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Texas Matters: The ugly history of lynching

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Lynching in Texas used to be a mostly secret and clandestine method of extralegal execution for horse thieves and supporters of the Union — like at the Great Hanging at Gainsville when in 1862, there were 41 people lynched. After the Civil War, lynching transformed from being a perverted frontier justice into a warped form of public entertainment designed to terrorize the Black population with a nightmarish hyperviolent torture that was on full display.

In her new book “Lynching and Leisure: Race and the Transformation of Mob Violence in Texas,” Terry Anne Scott examines how lynching came to function not only as a tool for debasing the status of Black people but also as entertainment for the white communities in Texas.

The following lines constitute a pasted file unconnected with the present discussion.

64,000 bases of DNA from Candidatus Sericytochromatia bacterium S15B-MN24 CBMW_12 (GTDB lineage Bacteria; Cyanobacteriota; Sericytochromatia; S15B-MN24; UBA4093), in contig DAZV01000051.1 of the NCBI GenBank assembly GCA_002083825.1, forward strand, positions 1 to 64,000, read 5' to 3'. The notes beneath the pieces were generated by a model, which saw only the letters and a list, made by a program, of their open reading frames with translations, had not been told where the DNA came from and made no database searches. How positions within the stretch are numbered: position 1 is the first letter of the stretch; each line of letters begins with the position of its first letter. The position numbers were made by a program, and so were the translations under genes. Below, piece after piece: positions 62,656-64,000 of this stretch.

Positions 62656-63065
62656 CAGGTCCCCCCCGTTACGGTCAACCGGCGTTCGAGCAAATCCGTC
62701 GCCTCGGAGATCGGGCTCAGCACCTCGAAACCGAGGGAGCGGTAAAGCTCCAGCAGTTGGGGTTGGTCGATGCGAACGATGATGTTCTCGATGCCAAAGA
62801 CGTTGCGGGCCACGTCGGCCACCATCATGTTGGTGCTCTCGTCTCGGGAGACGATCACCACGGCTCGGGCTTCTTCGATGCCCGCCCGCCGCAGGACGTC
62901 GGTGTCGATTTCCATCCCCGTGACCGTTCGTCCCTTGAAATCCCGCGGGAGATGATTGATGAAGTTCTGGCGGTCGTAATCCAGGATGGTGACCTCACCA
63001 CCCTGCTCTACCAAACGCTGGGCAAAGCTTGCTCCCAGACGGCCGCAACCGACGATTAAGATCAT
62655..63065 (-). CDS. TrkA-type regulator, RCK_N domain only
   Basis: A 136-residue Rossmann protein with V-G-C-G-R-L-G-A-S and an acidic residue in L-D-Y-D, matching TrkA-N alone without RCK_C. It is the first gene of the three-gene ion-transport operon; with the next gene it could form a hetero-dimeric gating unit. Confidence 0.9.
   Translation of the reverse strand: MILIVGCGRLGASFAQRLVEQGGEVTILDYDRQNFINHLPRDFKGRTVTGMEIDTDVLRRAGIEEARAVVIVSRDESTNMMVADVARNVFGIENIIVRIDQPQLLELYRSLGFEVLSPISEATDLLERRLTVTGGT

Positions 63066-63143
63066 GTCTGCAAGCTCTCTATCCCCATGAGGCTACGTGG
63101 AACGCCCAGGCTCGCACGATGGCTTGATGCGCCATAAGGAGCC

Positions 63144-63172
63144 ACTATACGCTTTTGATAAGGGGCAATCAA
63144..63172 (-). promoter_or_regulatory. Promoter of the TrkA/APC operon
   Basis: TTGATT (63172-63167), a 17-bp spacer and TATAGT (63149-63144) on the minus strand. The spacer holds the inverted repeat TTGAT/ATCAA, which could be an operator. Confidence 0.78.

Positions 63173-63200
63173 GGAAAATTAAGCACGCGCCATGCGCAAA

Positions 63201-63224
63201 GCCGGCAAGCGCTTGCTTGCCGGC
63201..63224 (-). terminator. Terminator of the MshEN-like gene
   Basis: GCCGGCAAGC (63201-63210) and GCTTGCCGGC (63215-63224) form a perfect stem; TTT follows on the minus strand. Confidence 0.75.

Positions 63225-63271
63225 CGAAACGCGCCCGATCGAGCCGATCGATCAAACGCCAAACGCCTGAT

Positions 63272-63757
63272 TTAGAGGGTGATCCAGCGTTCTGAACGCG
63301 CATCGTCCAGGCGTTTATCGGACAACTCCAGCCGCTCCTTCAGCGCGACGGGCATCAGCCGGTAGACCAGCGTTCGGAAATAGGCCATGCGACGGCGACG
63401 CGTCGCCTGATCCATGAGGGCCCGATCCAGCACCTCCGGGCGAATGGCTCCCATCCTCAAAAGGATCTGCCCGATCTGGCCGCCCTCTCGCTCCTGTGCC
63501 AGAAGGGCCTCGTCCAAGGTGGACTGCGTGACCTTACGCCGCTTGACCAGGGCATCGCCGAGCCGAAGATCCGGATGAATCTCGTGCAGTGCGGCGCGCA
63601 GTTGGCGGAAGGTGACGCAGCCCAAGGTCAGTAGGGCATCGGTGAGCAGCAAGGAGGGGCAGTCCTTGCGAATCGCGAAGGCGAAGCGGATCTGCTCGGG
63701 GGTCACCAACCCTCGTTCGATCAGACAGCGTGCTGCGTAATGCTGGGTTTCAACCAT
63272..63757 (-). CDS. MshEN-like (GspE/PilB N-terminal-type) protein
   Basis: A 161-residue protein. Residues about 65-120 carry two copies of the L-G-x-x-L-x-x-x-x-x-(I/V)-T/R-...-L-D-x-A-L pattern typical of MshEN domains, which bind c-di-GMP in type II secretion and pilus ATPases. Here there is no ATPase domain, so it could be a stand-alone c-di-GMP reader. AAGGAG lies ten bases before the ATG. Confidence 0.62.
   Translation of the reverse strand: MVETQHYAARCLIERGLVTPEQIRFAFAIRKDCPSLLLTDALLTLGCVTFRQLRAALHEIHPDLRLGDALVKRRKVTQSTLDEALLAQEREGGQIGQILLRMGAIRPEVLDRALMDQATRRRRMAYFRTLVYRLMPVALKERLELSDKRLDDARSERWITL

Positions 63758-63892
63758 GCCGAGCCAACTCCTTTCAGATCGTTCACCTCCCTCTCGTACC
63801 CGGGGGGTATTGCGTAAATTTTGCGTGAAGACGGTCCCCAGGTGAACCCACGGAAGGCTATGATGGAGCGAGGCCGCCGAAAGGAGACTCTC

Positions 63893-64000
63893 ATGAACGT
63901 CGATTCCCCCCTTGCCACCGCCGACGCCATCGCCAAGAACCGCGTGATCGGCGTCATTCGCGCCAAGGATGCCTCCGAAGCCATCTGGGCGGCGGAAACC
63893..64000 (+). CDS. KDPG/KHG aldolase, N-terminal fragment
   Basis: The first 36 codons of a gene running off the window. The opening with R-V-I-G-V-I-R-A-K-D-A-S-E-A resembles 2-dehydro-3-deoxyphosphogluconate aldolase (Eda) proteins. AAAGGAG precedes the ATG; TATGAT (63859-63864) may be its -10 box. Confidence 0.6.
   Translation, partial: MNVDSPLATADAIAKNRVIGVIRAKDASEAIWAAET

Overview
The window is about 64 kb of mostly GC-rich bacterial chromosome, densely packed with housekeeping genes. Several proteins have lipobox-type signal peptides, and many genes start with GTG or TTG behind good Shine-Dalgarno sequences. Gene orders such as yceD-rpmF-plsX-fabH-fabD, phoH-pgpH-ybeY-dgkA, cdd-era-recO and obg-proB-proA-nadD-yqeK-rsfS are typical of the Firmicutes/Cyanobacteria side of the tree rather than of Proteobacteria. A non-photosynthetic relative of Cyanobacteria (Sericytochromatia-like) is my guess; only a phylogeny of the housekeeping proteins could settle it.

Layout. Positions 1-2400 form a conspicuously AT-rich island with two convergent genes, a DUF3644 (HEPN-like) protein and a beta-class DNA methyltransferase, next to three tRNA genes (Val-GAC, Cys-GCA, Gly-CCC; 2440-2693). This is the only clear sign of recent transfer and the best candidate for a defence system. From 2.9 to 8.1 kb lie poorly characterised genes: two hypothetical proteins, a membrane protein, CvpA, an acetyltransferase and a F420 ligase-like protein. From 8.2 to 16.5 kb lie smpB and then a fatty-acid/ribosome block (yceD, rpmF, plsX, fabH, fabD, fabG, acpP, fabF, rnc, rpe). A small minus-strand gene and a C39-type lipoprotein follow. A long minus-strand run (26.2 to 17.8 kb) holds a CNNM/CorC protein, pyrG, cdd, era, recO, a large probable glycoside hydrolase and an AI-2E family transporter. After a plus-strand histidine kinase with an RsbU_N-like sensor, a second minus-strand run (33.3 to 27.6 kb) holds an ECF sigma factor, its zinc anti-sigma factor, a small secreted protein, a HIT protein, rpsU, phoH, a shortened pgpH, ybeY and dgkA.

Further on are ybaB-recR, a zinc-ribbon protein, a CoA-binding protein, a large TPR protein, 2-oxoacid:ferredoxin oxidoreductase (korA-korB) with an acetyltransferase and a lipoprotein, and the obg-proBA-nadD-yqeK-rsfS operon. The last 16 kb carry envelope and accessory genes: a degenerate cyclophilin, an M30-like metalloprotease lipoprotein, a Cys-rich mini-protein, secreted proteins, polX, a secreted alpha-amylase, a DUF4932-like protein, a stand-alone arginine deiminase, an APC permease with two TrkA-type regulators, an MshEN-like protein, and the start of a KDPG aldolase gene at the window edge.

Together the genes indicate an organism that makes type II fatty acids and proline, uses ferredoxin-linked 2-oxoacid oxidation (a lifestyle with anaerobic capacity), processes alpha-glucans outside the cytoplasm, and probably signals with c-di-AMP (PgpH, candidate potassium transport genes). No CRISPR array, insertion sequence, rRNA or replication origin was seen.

Scott is the chair of the Department of History at Hood College in Maryland. She produced a comprehensive study of Texas lynchings, which sheds new light on the practice that was a strategy of racial domination. Scott argues that — in a new form — it continues today.

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David Martin Davies can be reached at dmdavies@tpr.org and on Twitter at @DavidMartinDavi